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Best of 2021: The hollow meritocracy



A side issue in the revelations of the abusive treatment of women in Parliament has been the dichotomy made between quotas and merit. In the Liberal Party many members base their opposition to quotas in a core belief of the party that merit should govern all advancement in society.

Main image: Two people trying to climb ladders (Getty)

The debate about quotas based on gender has been well canvassed. The wider issues raised about merit and meritocracy, however, merit further reflection. Far in the background to both conversations lies a sophisticated body of reflection on merit among Christian theologians.

Theologians drew the metaphor of merit from legal and commercial transactions. It was defined as the quality of actions that as a matter of justice entitle one person to a reward from another. With money at stake and lawyers involved, distinctions between different kinds of actions and theories about the kinds of merit they possessed multiplied from antiquity on.

Christian theologians adapted the metaphor of merit to describe the relationship between God and human actions. They asked whether good actions entitled us to a reward from God. Augustine argued, and his position proved normative in the Western Church, that salvation was God’s gift (grace) and was mediated by Christ’s life and death. In the relationship between God and human beings there was no space for any merit based in human entitlement. The exclusion of merit raised a then led theologians to ask whether there was space left for human freedom and about what value obedience to God’s law, life within the church and moral striving had in Christian life.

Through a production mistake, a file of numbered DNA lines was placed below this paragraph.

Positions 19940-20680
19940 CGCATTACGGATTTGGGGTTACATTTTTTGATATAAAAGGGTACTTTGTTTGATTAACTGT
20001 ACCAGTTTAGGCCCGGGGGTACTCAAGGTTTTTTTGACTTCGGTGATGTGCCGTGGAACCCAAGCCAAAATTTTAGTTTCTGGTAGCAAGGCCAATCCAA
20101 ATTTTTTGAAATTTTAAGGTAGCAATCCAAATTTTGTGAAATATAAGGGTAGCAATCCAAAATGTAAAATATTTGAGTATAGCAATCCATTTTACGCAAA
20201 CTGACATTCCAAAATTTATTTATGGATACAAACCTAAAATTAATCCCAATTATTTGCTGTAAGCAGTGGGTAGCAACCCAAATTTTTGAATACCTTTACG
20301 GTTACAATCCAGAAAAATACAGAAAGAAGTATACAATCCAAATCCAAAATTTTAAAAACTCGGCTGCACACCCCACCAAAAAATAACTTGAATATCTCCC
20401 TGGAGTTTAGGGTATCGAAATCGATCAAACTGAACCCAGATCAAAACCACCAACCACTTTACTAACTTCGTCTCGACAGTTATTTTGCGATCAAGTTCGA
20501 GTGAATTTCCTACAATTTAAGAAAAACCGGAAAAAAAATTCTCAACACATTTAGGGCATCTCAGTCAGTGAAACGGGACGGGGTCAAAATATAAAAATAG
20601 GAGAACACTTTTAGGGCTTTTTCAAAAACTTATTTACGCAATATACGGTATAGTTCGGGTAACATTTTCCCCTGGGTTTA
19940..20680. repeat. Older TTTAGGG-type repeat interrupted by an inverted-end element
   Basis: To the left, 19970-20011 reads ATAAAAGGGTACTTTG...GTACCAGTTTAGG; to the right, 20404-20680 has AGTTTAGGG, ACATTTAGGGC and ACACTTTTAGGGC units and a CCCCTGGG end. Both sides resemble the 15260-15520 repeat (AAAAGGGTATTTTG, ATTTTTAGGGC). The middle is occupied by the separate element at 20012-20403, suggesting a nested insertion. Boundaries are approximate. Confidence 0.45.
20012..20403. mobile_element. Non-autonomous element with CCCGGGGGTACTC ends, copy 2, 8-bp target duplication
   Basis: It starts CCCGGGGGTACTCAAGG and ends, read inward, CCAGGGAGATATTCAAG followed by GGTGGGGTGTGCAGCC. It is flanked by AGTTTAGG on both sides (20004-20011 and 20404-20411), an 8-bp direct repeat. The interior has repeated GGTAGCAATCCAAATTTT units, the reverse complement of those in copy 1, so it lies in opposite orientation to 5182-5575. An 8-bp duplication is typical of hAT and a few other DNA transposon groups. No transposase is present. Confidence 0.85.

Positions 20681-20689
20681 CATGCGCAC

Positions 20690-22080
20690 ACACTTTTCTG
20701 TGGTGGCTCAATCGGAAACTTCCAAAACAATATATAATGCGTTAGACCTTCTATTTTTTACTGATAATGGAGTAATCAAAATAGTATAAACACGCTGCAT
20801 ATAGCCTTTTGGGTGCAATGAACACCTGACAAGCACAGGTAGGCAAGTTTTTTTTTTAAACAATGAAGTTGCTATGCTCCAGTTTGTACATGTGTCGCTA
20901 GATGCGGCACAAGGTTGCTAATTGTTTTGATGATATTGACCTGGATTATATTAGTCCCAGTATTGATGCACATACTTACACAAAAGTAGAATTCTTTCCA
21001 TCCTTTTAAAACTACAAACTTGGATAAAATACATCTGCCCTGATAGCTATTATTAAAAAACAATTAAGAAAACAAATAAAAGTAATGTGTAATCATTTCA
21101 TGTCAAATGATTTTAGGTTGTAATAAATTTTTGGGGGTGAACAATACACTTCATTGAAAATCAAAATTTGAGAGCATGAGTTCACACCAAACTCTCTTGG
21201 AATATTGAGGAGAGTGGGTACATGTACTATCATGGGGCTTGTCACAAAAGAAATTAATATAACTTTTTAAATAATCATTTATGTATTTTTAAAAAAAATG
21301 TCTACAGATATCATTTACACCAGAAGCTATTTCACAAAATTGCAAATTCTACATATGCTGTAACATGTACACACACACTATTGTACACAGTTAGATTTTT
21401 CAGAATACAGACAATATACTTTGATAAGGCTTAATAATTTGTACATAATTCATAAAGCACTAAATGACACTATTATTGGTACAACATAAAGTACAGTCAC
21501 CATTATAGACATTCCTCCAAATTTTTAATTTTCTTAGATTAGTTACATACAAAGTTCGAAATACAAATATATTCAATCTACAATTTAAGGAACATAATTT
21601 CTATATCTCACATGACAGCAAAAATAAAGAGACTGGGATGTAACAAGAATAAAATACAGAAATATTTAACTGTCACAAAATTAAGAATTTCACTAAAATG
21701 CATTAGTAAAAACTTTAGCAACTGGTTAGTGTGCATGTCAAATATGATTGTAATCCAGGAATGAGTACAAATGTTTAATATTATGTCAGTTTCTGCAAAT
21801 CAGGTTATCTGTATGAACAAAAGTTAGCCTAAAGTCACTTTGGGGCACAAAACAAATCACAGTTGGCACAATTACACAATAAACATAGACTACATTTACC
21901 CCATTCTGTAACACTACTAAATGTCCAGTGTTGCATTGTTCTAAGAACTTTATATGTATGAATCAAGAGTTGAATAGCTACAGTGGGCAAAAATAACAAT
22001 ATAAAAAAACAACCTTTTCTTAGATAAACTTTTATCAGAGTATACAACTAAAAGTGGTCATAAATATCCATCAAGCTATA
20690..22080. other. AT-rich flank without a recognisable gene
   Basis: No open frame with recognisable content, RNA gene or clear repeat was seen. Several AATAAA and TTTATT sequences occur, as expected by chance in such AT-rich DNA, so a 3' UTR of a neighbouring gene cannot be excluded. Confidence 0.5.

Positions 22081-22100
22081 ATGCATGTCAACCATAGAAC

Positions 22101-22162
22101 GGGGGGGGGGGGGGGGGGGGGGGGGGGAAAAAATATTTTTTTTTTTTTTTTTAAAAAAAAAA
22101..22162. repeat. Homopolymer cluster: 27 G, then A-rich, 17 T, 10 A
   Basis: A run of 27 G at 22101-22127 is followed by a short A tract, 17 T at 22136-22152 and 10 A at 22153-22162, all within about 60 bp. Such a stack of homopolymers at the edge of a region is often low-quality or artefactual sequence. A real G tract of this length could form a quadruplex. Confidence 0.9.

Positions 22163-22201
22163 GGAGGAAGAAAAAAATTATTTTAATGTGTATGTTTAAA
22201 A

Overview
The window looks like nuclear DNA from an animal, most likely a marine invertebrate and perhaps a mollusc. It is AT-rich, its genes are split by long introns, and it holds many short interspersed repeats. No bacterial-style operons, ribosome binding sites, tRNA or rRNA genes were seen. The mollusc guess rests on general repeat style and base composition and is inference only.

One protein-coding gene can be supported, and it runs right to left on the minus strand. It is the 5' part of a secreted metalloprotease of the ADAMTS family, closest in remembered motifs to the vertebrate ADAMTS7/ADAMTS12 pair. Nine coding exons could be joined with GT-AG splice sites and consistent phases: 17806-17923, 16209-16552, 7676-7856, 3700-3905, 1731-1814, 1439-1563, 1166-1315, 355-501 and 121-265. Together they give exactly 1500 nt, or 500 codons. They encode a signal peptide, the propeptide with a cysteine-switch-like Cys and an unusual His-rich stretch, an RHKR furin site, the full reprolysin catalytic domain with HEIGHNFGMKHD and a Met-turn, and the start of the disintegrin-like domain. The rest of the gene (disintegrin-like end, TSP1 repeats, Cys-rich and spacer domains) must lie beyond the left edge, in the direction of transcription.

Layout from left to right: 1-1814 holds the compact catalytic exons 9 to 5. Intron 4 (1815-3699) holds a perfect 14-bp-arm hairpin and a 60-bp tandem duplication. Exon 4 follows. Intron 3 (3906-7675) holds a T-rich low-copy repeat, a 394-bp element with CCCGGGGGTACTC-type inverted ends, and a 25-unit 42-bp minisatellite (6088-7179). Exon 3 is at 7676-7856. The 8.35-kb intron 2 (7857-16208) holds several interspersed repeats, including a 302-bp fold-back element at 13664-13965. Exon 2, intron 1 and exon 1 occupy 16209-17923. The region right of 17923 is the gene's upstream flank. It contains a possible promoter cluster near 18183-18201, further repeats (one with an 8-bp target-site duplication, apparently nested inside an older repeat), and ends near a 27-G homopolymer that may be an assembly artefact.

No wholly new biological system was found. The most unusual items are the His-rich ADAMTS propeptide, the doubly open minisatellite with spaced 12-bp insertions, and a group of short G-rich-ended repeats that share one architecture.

Western Catholic theologians argued that although human beings had no merit of their own, they received it by God’s promise, with the result that a good, prayerful life lived in the church could contribute to their salvation. Salvation was still by God’s gift, but that gift was mediated to involve human activity. This insight was reflected in the rich texture of medieval religious life with its sacraments, indulgences, penances and prayers. These, however, could easily be seen without reference to God’s gift, as machinery whose mastery could guarantee salvation.